Navigating the emotional discourse surrounding Alabama’s recent abortion law changes

Recent abortion bill HB314, also known as the “Alabama Human Life Protection Act” forbids women from terminating a pregnancy once a heartbeat can be detected usually between six to eight weeks.

The bill has caused upset for a number of reasons. Women feel that their bodies are being controlled, that they are being told by old, white men that they are not allowed exercise their reproductive rights and that they are being forced to have children that they don’t want.

Pro-choice protests have been seen springing up like wildfire. Others disagree. Alongside pro-choice protesters, pro-lifers celebrate this bill.

They see this as a win, as the right thing to do — that human life is being protected from murder and that if you don’t want to become pregnant, you should abstain from sex in the first place. With such an emotionally charged issue, it’s hard not to take an aggressive stance on either side. However, there are a number of things to consider for the debate to be fully fleshed out. Women should be protected by the law to command their bodies as they wish.

The law should aid each and every individual in the practice of using their rights to their full extent. There should be nothing forbidding a woman from ending a harmful pregnancy.

On the other hand, if we want the law to protect individual rights and aid vulnerable groups, many believe we ought to protect unborn babies just the same as we would any other individual. Policy aside, so we can focus fully on the grander moral issue, I believe that, especially with something like this where there really is no right answer (because it is a debate of deeply personal ethics), the best thing to have is a middle ground — a separation of state law and personal ideals.

If you want to have an abortion, it’s your body. You should be able to have one. If you want to protect a life because you believe that an unborn baby is a life, then don’t have an abortion. Abstain if you wish, use birth control if you want, or don’t, and choose what you want to do for your own reasons. Do not ask others to have an abortion.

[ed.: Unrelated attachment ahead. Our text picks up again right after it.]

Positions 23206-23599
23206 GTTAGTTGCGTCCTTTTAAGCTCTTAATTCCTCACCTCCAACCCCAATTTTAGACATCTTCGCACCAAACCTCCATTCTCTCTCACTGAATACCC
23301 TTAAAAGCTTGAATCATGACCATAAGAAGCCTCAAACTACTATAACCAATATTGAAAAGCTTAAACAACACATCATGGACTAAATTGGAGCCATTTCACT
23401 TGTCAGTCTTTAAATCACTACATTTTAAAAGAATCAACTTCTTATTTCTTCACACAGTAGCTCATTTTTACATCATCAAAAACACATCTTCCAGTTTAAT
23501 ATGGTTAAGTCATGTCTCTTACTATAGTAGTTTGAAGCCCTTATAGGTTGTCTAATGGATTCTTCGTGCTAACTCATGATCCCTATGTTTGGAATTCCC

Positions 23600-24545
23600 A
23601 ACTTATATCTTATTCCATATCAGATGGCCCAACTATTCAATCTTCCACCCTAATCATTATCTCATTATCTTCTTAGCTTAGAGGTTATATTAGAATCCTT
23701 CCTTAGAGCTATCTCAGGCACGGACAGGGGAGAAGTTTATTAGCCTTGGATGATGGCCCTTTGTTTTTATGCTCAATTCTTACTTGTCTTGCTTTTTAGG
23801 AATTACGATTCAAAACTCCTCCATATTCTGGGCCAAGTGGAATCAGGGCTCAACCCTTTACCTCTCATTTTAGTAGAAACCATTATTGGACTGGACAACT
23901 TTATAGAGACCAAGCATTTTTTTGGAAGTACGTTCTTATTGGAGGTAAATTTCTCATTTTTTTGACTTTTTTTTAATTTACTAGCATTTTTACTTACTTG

Do not ask others to abstain from one. Listen to their reasons, and reflect on your own. This is the middle ground that I see. We fall short of a productive discussion on abortion when the goal is to sway someone to another side of the argument.

You are allowed to believe that abortions are morally wrong, because of religious reasons or otherwise.

You are also allowed to consider abortions as a form of birth control.

Personally, I have no idea what I would do — since I’ve never been pregnant, and if I was, I have no idea if I’d choose to get an abortion or not because I’ve never been in that emotional position and do not know what my life would be like at that time. I do believe it is a woman’s choice because it’s her body. I do not believe men should be entirely out of the equation because the child is conceived together and should be spoken about together.

Husbands, boyfriends or lovers’ opinions on the matter, when faced with the situation, are entirely valid — but only count as much as the woman weighs them to.

A larger consideration is that I do not believe we should be having sex with anyone we would not be able to comfortably have the uncomfortable abortion conversation with.

Our sex partners should be compassionate, opinionated on a matter concerning what is partially their child, but understanding of our choices as potential mothers, even if they are not supportive of them morally, regardless of if we choose to have an abortion or not.

This issue is one of ultimate libertarianism.

I see no solution coming from full legality or illegality, but rather from respecting one another as individuals faced with moral choices and beliefs of right and wrong. Do what you wish with your pregnancy, and I’ll do what I wish — but do not try to convince me to use my body or beliefs as you think they should be used.

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